Weight Loss:
Very Low-Calorie Diets

Last Editorial Review: 7/12/2005
The Cleveland Clinic

Traditional weight loss methods include low-calorie diets that allow between 800 to 1,500 calories a day and encourage regular exercise. However, an alternative method that moderately to severely obese people may consider for significant, short-term weight loss is the very low-calorie diet (VLCD).

Many VLCDs are commercially prepared formulas of 800 calories or less that replace all usual food intake. Others, such as the well-known grapefruit diet (also called the Hollywood Diet), rely on eating a lot of the same low-calorie food or foods. VLCDs are not the same as over-the-counter meal replacements, which are substituted for one or two meals a day.

How Effective Are VLCDs?

A VLCD may allow a severely to moderately obese person to lose about 3 to 5 pounds per week, for an average total weight loss of 44 pounds over 12 weeks. Such a weight loss can improve obesity-related medical conditions , including diabetes, high blood pressure and high cholesterol. However, VLCDs are no more effective than more modest dietary restrictions in the long-term maintenance of reduced weight. Combining a VLCD with behavioral therapy and exercise may increase weight loss and help keep it off for the long-term. Behavioral therapy helps you to recognize what causes you to overeat so that you can consciously change those behaviors.

Are VLCDs Safe?

VLCDs are generally safe when used under proper medical supervision in people with a body mass index (BMI) greater than 30. Use of VLCDs in people with a BMI of 27 to 30 should be reserved for those who have medical complications resulting from their obesity.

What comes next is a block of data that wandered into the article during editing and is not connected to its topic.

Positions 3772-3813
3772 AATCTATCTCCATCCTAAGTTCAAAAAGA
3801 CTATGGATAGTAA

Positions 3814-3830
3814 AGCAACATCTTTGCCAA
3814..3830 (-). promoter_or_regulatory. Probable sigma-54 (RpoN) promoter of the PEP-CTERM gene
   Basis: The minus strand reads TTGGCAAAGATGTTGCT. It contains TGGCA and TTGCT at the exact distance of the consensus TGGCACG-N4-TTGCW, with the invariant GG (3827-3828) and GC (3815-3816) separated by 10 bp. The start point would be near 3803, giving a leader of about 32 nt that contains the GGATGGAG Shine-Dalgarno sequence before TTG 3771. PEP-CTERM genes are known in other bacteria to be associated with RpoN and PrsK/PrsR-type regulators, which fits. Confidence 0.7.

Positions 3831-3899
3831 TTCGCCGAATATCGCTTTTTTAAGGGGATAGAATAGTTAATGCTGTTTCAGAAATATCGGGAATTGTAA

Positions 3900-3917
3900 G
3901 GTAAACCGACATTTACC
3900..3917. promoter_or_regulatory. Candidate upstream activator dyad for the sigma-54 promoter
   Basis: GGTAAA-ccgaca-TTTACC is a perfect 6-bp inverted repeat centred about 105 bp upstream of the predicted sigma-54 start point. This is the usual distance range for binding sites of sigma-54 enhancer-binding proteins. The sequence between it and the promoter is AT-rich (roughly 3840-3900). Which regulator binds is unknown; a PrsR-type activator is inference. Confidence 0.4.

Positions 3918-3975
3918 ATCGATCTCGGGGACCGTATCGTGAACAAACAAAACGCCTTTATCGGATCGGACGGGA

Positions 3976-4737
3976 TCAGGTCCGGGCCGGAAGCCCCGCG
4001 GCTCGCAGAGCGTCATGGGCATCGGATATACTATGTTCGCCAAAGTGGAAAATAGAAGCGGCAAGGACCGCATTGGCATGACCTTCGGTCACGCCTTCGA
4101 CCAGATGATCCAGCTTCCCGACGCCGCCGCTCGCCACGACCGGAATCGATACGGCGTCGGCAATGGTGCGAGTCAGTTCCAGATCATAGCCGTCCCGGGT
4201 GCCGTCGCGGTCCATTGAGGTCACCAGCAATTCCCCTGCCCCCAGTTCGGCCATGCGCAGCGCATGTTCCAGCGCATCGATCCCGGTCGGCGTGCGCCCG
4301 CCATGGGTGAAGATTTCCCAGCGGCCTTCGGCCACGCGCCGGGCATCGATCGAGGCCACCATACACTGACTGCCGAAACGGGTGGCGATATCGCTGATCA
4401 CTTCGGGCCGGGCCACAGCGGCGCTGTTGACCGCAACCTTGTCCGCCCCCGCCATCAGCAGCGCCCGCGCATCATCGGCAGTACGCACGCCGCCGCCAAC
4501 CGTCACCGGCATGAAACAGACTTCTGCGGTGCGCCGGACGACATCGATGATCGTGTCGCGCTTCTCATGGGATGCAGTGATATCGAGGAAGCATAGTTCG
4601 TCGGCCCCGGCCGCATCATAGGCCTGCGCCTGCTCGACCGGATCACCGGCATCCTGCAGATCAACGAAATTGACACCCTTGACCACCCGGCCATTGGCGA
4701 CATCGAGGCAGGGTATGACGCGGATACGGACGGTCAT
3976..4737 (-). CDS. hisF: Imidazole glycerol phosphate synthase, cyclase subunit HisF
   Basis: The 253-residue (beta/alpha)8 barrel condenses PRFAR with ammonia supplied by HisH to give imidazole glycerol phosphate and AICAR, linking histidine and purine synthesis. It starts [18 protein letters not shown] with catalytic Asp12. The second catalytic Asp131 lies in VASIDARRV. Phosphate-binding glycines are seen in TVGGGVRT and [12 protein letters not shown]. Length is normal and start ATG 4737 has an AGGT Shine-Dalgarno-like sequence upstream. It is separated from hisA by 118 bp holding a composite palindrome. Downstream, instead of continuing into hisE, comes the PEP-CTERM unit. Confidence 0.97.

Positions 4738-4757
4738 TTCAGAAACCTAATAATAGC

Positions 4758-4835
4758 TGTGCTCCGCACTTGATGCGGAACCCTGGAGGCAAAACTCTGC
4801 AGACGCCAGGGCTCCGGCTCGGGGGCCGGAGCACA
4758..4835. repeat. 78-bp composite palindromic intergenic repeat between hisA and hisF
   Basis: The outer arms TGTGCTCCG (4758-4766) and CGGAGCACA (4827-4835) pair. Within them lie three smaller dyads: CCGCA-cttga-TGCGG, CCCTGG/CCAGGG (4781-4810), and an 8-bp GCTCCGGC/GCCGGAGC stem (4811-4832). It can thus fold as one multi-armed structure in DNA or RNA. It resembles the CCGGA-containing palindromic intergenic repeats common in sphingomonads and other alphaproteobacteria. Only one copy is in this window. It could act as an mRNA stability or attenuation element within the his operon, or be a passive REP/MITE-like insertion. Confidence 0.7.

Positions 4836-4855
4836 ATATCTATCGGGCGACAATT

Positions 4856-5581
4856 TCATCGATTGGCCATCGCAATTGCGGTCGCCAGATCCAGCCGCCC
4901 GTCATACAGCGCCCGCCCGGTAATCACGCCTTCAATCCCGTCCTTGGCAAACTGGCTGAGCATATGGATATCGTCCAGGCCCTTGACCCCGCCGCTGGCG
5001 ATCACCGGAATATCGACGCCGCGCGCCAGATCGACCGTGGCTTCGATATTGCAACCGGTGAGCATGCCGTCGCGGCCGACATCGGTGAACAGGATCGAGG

VLCDs are not suitable for everyone. Doctors generally recommend them on a case-by-case basis and your doctor will decide whether or not such a diet is appropriate for you. VLCDs are not recommended for pregnant or breastfeeding women, and are not appropriate for children or adolescents except in specialized treatment programs. Due to the need for other medications for preexisting conditions, as well as the possibility of side effects, these types of diets may not be suitable for people over 50, either.

What Are the Side Effects to VLCDs?

Many people on a VLCD for 4-16 weeks report minor side effects such as fatigue, constipation, nausea and diarrhea, but these conditions usually improve within a few weeks and rarely prevent people from completing the program.

The most common serious side effect seen with VLCDs is gallstone formation. Gallstones, which frequently develop in obese people (especially women), are even more common during rapid weight loss. The reason for this may be that rapid weight loss appears to decrease the gallbladder's ability to contract bile. But, it is unclear whether VLCDs directly cause gallstones or whether the amount of weight loss is responsible for the formation of gallstones.

What Are the Other Drawbacks?

To be healthy, we need a balance of foods from different food groups. It's quite difficult to get good nutrition in as few as 800 calories (a dietitian would have trouble doing this), especially if one eats the same foods day after day.

Also, once you go off the diet, you will likely regain your weight unless you change your lifestyle and commit to healthy eating , regular physical activity and an improved outlook about food. By sticking to a long-term commitment, you can prevent your weight from drifting back up the scale.

Reviewed by the Department of Nutrition Therapy at The Cleveland Clinic.

Edited by Charlotte Grayson, MD, WebMD, August 2004.

Portions of this page © The Cleveland Clinic 2000-2004


According to the USDA, there is no difference between a “portion” and a “serving.” See Answer

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